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  1. There is an increasing need to fly unmanned aerial vehicles (UAVs) to enable a wide variety of beneficial applications such as emergency/disaster response, observation and study of weather phenomena including severe storms. However, UAVs are subject to cybersecurity threats stemming from increasing reliance on computer and communication technologies. There is a need to foster a robust workforce with integrated UAV and cybersecurity competencies. In addition to technique challenges, current UAV cybersecurity education also faces two significant non-technical challenges: first, there are federal or state rules and regulations on UAV flights; second, the number of designated UAV test sites is limited. A three years NSF SaTC funded project in 2020 will specifically address these challenges. We propose to develop a laboratory platform for UAV cybersecurity education. To be specific, our platform integrates software simulation with hardware-in-the-loop (HIL) simulation to simulate different UAV scenarios, on the top of which cybersecurity components are developed for hands-on practicing. We use a firmware for UAV system development, Pixhawk with related open-source software packages, as the basic simulation framework. On the top of the simulation environment, a series of hands-on exercise modules will be developed to cover UAV cybersecurity issues. Motivated by different types of cybersecuritymore »threats to UAVs, we will adopt the scenario based design and set up several categories of exercise modules including common threats in UAV and additional modules for newly identified threats with corresponding actors, goals, actions, and events. In such a manner offense and defense tasks can be further developed. The proposed platform has the potential to be adopted by universities with limited resources to UAV cybersecurity. It will help educate future workforce with integrated UAV and cybersecurity competencies, towards secure and trustworthy cyberspace around UAVs.« less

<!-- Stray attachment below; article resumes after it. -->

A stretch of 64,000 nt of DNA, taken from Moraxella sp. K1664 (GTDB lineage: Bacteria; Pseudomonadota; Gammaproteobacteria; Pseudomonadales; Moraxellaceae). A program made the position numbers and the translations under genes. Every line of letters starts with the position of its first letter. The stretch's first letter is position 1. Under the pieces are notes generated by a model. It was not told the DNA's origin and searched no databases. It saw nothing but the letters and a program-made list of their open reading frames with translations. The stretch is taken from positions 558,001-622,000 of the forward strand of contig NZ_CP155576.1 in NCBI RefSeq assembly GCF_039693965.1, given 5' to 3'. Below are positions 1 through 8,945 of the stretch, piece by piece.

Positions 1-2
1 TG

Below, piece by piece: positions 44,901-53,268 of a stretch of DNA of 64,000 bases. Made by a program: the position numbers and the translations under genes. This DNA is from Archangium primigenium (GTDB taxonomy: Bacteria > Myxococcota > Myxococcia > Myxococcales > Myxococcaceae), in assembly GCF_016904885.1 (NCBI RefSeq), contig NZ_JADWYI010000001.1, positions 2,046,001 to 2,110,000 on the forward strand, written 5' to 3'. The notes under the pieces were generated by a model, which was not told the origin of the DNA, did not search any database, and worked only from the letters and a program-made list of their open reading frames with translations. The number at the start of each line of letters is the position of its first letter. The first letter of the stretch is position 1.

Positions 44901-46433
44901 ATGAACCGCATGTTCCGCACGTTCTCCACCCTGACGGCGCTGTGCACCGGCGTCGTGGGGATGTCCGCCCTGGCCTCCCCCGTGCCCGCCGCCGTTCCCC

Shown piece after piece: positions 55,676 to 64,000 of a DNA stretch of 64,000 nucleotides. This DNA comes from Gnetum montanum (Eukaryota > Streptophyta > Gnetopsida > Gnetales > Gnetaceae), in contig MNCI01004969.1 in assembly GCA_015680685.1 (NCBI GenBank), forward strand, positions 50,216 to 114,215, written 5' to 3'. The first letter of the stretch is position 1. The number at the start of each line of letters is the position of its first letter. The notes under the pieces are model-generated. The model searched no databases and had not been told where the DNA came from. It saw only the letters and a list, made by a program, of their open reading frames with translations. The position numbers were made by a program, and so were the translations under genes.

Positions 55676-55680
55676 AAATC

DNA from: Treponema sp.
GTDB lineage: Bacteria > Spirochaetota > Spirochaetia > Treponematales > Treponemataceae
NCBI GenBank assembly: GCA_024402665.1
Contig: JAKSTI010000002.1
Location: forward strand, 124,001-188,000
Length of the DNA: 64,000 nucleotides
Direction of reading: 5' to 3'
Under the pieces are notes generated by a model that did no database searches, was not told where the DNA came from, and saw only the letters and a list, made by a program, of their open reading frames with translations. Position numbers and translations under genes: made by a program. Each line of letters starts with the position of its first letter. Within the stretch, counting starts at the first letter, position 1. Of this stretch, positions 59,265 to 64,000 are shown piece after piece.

2. When people connect to the Internet with their mobile devices, they do not often think about the security of their data; however, the prevalence of rogue access points has taken advantage of a false sense of safety in unsuspecting victims. This paper analyzes the methods an attacker would use to create rogue WiFi access points using software-defined radio (SDR). To construct a rogue access point, a few essential layers of WiFi need simulation: the physical layer, link layer, network layer, and transport layer. Radio waves carrying WiFi packets, transmitted between two Universal Software Radio Peripherals (USRPs), emulate the physical layer. The link layer consists of the connection between those same USRPs communicating directly to each other, and the network layer expands on this communication by using the network tunneling/network tapping (TUN/TAP) interfaces to tunnel IP packets between the host and the access point. Finally, the establishment of the transport layer constitutes transceiving the packets that pass through the USRPs. In the end, we found that creating a rogue access point and capturing the stream of data from a fabricated "victim" on the Internet was effective and cheap with SDRs as inexpensive as $20 USD. Our work aims to expose howmore »a cybercriminal could carry out an attack like this in order to prevent and defend against them in the future.« less